LONDONDERRY — Officials are pessimistic the Pettengill Road project will find its way into the state’s 10-year transportation plan, despite an economic study’s conclusion it could lead to 10,000 or more jobs.
Transportation officials did not include Pettengill in their preliminary recommendations that went through a series of public hearings this summer and fall.
Town and other officials from the region, highlighting Pettengill’s economic potential, appealed for its inclusion during a forum in Londonderry in September.
But Pettengill Road isn’t in the plan.
“Nothing has changed,” Southern New Hampshire Planning Commission executive director David Preece said yesterday.
Local and regional efforts have made every effort to get the project into the plan, but state officials have been reluctant to include Pettengill Road because it is a local road and there are so many state projects to complete amid scarce funding, Preece said.
An advisory commission is expected to send its recommendations concerning the transportation plan to Gov. Maggie Hassan as soon as this week, Preece said.
Meanwhile, the House Public Works and Highways Committee is expected to begin its review of the transportation plan today in Concord.
The proposed four-lane road would cost an estimated $12.5 million and open 1,000 acres for development between Manchester-Boston Regional Airport and Interstate 93.
A study by Laconia-based Applied Economic Research concluded business development along the road could create 10,000 to 25,000 jobs.
Officials seized on that as something which could benefit the town, region and state.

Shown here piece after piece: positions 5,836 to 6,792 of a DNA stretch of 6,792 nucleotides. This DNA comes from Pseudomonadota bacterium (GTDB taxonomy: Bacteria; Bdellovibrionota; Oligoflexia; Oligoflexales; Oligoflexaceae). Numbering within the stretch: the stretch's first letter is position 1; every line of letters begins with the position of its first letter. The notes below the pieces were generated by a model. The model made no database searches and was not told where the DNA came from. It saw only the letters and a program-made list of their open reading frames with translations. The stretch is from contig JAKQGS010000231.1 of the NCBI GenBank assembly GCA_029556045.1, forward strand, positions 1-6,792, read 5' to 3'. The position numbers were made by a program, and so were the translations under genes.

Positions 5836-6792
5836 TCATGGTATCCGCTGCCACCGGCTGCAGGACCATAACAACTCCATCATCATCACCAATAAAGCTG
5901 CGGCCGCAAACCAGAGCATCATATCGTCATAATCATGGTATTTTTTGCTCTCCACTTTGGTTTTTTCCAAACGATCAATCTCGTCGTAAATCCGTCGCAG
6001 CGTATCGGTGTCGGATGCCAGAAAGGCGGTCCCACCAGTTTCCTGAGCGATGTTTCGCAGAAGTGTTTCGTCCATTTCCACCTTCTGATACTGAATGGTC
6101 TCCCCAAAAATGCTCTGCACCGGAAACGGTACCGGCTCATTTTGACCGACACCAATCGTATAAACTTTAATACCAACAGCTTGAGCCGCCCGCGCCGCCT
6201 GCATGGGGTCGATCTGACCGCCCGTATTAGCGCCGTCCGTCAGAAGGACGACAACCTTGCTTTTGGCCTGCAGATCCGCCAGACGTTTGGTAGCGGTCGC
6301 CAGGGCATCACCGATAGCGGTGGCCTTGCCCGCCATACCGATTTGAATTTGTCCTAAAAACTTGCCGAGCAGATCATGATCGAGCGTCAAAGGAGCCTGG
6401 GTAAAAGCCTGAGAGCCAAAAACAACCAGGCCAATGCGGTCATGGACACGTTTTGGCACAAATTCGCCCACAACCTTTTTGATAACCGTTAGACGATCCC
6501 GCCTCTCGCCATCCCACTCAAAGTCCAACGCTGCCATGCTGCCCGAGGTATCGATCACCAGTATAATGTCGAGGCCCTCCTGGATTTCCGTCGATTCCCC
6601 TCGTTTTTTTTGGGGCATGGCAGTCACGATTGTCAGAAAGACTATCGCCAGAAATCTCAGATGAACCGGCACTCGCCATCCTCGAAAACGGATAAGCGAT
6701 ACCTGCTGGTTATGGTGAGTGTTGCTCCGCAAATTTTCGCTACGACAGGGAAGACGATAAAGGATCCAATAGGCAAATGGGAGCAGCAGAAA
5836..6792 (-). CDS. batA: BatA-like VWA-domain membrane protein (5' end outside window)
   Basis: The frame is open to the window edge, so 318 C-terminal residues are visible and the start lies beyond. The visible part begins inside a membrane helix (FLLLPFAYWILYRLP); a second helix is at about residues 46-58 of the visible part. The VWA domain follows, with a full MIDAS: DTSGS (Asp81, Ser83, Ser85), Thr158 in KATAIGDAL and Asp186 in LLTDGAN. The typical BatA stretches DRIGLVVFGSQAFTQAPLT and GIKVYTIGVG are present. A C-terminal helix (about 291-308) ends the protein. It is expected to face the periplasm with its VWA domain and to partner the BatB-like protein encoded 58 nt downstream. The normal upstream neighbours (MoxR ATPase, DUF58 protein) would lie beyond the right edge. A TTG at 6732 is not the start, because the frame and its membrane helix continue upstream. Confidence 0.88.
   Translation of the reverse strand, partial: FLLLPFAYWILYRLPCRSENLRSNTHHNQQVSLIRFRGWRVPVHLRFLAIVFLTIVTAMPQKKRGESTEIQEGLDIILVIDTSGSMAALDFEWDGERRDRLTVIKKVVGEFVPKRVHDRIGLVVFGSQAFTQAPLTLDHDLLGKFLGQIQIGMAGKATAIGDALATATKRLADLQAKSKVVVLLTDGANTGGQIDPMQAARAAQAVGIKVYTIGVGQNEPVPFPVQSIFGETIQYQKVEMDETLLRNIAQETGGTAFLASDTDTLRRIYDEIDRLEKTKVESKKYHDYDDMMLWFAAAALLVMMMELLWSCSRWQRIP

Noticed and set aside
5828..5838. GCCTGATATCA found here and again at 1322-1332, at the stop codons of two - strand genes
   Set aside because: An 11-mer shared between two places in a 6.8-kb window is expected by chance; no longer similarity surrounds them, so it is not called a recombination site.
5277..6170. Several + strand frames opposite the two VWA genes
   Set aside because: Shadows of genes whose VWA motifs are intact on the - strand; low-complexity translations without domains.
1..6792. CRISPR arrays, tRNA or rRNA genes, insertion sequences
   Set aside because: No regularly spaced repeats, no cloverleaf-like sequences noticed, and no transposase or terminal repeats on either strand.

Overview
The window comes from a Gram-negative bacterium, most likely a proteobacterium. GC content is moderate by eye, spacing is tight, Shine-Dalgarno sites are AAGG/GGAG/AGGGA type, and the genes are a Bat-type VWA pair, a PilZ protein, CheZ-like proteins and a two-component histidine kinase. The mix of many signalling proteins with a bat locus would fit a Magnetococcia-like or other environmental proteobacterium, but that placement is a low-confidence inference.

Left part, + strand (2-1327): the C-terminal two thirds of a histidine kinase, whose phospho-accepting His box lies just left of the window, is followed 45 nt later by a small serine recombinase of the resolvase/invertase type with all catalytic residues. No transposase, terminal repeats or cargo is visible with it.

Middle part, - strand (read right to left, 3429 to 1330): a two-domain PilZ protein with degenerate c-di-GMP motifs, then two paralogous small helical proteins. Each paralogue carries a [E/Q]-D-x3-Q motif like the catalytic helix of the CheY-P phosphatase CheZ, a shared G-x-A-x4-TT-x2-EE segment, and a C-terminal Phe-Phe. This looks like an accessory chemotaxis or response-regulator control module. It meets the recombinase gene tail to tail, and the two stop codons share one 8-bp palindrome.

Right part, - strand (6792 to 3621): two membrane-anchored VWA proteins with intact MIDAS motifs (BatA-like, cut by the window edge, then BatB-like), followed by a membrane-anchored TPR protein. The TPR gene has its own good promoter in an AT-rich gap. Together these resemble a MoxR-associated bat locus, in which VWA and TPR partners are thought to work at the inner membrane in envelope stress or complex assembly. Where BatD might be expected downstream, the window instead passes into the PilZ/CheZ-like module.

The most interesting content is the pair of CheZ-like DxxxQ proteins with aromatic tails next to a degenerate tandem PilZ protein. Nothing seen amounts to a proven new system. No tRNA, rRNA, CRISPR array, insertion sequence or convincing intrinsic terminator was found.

“Pettengill Road is the most attractive business development opportunity in New Hampshire — there is essentially no competition for its large, flat sites served by sewer and water elsewhere in the state,” the study said.
But there is a lot of competition for few dollars.
The planning commission asked the state to fund more than $480 million in projects. State transportation officials have said the region can expect about $116 million in funding.
Transportation Commissioner Chris Clement has made clear finishing the Interstate 93 widening remains the state’s priority.
That view is being challenged in the Legislature by the vice chairman of House Public Works and Highways, Rep. John Cloutier, D-Claremont, who has introduced a bill repealing I-93’s priority status.
Cloutier has said he wants officials to have the flexibility to spread funds among other needed projects throughout the state.
Now, he will have the chance to push that view in the committee’s deliberations over the transportation plan, as well as the floor of the House when his own bill comes forward.
Rep. Walter Kolodziej, R-Windham, serves on the House panel.
“I-93 is the main priority for the committee,” Kolodziej said.
Pettengill Road probably will come up for discussion, he said.
“I don’t give it much chance,” he said. “We don’t have enough money to do what we’re trying to do now.”
Pettengill’s likely exclusion from the 10-year plan did not surprise Londonderry officials.
“This doesn’t shock me,” Town Council Chairman John Farrell said. “It never has been in the 10-year plan.”
Londonderry officials, given slim prospects for help through the state, already have moved forward with their own alternative, pursuing creation of a tax financing district that would pay for the project through taxes generated from development.
The Town Council has authorized the district.
But the council isn’t in position yet to bring a bonding question before voters.
That would happen once a corporation is ready to use the land, Farrell said.